Examining the readiness of best evidence in medical education guides for integration into educational practice: A meta-synthesis

Lauren A. Maggio*, Aliki Thomas, H. Carrie Chen, John P.A. Ioannidis, Steven L. Kanter, Candace Norton, Nancy H. Tannery, Anthony R. Artino

*Corresponding author for this work

Research output: Contribution to journalReview articlepeer-review

10 Scopus citations

Abstract

Background: To support evidence-informed education, health professions education (HPE) stakeholders encourage the creation and use of knowledge syntheses or reviews. However, it is unclear if these knowledge syntheses are ready for translation into educational practice. Without understanding the readiness, defined by three criteria—quality, accessibility and relevance—we risk translating weak evidence into practice and/or providing information that is not useful to educators. Methods: A librarian searched Web of Science for knowledge syntheses, specifically Best Evidence in Medical Education (BEME) Guides. This meta-synthesis focuses on BEME Guides because of their explicit goal to inform educational practice and policy. Two authors extracted data from all Guides, guided by the 25-item STructured apprOach to the Reporting In healthcare education of Evidence Synthesis (STORIES). Results: Forty-two Guides published in Medical Teacher between 1999 and 2017 were analyzed. No Guide met all STORIES criteria, but all included structured summaries and most described their literature search (n = 39) and study inclusion/exclusion (n = 40) procedures. Eleven Guides reported the presence of theory and/or educational principles, and eight consulted with external subject matter experts. Accessibility to each Guide’s full-text and supplemental materials was variable. Discussion: For a subset of HPE knowledge syntheses, BEME Guides, this meta-synthesis identifies factors that support readiness and indicates potential areas of improvement, such as consistent access to Guides and inclusion of external subject matter experts on the review team. This analysis is useful for understanding the current readiness of HPE knowledge syntheses and informing future reviews to evolve so they can catalyze translation of evidence into educational practice.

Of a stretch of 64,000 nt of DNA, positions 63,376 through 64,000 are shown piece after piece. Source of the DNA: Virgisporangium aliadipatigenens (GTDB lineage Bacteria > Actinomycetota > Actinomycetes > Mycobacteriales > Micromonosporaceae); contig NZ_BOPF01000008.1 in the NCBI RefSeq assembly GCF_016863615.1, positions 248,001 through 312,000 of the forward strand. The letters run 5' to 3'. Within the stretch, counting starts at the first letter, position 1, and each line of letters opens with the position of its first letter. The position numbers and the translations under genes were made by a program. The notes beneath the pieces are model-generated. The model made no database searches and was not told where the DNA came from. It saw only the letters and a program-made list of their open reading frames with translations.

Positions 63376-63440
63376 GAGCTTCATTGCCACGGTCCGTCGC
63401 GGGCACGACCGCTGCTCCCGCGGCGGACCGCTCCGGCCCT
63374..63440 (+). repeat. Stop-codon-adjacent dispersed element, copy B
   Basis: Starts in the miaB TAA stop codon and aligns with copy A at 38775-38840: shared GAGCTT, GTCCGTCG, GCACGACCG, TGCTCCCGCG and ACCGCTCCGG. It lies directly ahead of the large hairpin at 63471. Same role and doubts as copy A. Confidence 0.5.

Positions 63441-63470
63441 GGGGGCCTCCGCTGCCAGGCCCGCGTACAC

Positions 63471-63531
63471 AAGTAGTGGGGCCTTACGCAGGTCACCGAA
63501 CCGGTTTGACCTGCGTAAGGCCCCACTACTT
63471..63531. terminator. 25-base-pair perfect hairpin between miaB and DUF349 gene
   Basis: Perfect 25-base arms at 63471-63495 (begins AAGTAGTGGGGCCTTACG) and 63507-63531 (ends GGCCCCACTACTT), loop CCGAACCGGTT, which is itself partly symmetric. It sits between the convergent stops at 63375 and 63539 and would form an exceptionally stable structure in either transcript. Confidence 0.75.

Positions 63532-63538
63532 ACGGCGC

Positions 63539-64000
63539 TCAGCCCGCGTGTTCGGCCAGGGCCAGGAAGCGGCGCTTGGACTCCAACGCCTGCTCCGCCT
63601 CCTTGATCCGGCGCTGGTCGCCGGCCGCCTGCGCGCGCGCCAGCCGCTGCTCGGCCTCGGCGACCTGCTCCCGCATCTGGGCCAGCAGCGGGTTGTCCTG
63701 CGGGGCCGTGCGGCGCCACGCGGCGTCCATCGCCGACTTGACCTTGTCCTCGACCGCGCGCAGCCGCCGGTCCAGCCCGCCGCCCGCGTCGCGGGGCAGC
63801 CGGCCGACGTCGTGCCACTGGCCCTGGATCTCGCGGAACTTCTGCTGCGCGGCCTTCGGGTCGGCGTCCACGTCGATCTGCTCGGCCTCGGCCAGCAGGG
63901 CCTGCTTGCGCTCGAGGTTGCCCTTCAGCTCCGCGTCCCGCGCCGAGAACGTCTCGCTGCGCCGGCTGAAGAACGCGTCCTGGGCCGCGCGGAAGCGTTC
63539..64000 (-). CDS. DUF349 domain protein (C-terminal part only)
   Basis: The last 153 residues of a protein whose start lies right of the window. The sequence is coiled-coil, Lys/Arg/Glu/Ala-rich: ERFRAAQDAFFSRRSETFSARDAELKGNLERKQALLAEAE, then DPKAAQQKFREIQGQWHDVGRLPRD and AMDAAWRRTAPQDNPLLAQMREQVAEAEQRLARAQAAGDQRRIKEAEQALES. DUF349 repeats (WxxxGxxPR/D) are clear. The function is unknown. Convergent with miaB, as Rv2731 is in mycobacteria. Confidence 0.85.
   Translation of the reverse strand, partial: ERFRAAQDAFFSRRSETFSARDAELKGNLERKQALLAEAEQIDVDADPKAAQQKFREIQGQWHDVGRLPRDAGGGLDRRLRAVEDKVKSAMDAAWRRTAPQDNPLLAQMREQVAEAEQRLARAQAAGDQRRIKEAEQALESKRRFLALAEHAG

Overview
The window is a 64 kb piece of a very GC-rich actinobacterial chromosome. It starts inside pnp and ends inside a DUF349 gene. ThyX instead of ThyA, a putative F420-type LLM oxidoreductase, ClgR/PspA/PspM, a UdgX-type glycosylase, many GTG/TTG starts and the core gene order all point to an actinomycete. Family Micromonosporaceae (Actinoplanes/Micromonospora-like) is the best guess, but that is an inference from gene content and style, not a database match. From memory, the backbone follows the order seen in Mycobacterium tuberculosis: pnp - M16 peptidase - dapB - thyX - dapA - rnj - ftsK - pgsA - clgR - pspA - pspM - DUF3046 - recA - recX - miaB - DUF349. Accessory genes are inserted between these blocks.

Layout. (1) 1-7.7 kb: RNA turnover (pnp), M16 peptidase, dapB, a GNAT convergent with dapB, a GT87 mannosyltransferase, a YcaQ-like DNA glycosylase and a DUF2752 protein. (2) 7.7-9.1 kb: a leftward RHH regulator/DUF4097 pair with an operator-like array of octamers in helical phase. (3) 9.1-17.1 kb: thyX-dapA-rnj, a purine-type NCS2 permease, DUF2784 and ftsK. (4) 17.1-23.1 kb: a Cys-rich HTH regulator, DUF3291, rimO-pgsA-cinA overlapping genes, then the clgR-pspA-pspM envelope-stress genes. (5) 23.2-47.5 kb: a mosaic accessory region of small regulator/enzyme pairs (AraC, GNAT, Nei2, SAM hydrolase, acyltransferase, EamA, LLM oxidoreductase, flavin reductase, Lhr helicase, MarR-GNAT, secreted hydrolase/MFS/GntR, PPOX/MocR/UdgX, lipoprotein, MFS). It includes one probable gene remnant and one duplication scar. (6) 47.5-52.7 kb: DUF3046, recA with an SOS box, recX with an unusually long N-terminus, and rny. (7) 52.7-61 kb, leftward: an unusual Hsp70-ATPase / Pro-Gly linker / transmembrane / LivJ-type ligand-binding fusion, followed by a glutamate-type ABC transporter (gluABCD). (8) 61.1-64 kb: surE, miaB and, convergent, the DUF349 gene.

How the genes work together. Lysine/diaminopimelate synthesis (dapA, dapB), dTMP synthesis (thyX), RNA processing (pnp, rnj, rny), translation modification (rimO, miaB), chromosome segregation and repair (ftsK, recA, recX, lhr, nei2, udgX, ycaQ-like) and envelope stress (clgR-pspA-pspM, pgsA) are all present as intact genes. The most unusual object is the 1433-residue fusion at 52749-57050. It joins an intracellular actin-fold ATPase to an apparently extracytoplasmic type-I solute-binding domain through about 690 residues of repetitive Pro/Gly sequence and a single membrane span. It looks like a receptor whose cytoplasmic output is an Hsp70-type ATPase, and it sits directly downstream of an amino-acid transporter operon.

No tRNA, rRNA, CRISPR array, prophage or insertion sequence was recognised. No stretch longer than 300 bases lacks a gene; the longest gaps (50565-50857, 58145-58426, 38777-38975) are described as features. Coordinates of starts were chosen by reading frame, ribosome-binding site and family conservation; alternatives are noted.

Original languageEnglish
Pages (from-to)292-301
Number of pages10
JournalPerspectives on Medical Education
Volume7
Issue number5
DOIs
StatePublished - 1 Oct 2018
Externally publishedYes

Keywords

  • Knowledge syntheses
  • Knowledge translation
  • Literature review

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